Father loses fight to halt wife's abortion

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The Independent Online
A father has no legal right to prevent his wife from aborting their unborn child, a Scottish judge ruled yesterday in a landmark judgment.

The ruling from Lord Eassie provoked the condemnation of pro-life groups and Cardinal Thomas Winning, the leader of Scotland's 750,000 Roman Catholics, who recently mounted a campaign, including offers of financial support, to try to persuade women not have abortions.

But the decision confirms, as is the case in England and Wales,that a foetus has no legal rights. Nor do fathers or the courts have the power to override the opinions of doctors under the 1967 Abortion Act.

James Kelly, of Inverkeithing, Fife, went to the Court of Session in Edinburgh to stop his estranged wife Lynne, a 21-year-old singer, from having an abortion and to seek custody of the baby and the couple's daughter.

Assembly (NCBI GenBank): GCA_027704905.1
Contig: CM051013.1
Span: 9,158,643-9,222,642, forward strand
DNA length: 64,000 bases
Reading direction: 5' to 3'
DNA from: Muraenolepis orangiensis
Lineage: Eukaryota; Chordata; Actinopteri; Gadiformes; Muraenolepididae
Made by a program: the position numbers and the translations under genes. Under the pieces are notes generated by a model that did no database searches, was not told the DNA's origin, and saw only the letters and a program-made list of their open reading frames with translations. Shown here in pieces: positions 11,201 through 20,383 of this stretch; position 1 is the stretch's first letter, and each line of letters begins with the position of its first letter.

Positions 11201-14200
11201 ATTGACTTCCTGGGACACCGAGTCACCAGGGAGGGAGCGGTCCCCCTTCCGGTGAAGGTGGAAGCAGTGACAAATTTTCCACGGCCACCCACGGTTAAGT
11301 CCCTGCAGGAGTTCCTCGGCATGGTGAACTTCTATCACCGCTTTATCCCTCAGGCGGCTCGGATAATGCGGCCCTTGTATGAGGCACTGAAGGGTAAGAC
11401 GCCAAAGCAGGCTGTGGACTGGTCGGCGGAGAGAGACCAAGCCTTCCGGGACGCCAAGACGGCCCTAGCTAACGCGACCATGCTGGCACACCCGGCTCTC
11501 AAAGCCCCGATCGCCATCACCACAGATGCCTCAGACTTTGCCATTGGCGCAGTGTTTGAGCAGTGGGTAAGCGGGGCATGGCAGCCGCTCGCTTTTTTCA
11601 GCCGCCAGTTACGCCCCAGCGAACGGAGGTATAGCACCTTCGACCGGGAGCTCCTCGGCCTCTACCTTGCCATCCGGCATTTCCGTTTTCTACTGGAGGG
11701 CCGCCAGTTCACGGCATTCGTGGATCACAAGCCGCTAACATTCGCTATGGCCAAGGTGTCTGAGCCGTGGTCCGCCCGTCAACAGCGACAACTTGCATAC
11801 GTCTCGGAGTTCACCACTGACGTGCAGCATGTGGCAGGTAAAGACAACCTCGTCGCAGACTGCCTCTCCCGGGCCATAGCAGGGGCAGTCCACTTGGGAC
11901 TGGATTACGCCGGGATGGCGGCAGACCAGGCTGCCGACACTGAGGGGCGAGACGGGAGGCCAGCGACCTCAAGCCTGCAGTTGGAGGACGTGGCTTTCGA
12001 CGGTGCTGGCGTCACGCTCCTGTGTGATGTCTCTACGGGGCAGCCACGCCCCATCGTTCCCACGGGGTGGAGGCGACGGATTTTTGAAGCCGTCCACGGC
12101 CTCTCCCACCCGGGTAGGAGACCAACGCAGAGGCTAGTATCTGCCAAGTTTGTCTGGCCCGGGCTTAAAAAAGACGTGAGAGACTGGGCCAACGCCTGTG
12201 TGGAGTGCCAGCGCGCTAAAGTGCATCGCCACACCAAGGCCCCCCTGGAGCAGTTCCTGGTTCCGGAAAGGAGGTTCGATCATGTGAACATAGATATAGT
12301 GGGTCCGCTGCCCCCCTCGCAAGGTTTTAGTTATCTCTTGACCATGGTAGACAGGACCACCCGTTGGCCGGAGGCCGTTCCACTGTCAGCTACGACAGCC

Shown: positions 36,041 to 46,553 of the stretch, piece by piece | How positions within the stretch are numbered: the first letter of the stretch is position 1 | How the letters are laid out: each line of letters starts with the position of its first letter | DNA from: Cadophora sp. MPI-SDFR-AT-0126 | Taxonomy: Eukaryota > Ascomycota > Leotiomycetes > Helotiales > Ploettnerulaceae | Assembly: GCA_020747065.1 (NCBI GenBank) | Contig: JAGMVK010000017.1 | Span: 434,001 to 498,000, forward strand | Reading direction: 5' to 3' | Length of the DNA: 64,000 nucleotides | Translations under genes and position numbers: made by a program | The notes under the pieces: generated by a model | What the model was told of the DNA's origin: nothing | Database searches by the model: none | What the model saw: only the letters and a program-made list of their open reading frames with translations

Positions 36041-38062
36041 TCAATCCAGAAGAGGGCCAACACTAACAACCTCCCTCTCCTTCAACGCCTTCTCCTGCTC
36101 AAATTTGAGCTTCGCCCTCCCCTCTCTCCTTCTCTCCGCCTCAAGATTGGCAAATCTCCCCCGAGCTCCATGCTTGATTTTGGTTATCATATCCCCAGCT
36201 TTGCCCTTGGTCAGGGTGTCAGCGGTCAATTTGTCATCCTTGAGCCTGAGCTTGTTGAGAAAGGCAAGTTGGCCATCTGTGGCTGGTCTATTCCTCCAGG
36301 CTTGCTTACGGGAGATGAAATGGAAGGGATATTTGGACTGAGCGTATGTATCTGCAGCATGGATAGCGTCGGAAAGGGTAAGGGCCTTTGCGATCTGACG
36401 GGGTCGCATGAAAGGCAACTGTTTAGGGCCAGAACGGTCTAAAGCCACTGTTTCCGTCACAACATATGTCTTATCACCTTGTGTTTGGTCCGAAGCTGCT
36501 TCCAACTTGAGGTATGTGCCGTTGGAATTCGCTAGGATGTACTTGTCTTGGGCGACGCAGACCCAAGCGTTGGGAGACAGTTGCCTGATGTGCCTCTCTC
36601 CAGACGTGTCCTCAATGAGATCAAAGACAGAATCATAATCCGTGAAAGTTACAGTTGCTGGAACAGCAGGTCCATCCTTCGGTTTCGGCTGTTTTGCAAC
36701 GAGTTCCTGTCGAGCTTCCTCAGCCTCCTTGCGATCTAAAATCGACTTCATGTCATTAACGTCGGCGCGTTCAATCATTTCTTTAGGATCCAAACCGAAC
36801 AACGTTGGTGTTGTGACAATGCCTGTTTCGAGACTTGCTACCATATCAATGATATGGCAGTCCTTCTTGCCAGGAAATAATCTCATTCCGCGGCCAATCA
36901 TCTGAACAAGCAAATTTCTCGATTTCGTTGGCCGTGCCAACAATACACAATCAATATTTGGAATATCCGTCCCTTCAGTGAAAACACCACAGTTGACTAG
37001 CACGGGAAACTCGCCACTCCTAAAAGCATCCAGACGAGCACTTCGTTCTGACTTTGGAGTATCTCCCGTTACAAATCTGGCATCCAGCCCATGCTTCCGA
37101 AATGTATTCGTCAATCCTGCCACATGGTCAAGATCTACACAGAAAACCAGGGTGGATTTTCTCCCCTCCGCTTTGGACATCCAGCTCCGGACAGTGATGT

Mr Kelly launched an immediate appeal, but Lord Eassie said it was clear that the law intended doctors to make the decision. Quoting from an earlier case, he said: "The great social responsibility is plainly placed by the law on the shoulders of the medical profession."

The judge added that the Abortion Act only required two doctors to form an opinion in good faith on the grounds for an abortion. The court's only role would be to investigate a doctor's good faith where doubt was cast upon it. But such a question had not arisen in this case.

In a 1987, an Oxford student failed in a High Court bid to stop his girlfriend, a fellow student, having an abortion, on the ground that a foetus has no legal rights.

The Society for the Protection of Unborn Children said yesterday's ruling was a "travesty of justice".

John Smeaton, the organisation's national director, said: "Above all, the right which the law should uphold is the unborn baby's right to life."

Cardinal Winning said: "It is a sad day indeed. There is surely an extraordinary anomaly in the law when a father can be pursued by the Child Support Agency for maintenance of a child but has no say in protecting the child's life in the womb."

Cardinal Winning added that the case showed the inadequacy of the law in failing to safeguard any rights of the unborn child. "We have arrived at abortion on demand," he said. "Once again, it highlights the need for a complete review of the Abortion Act."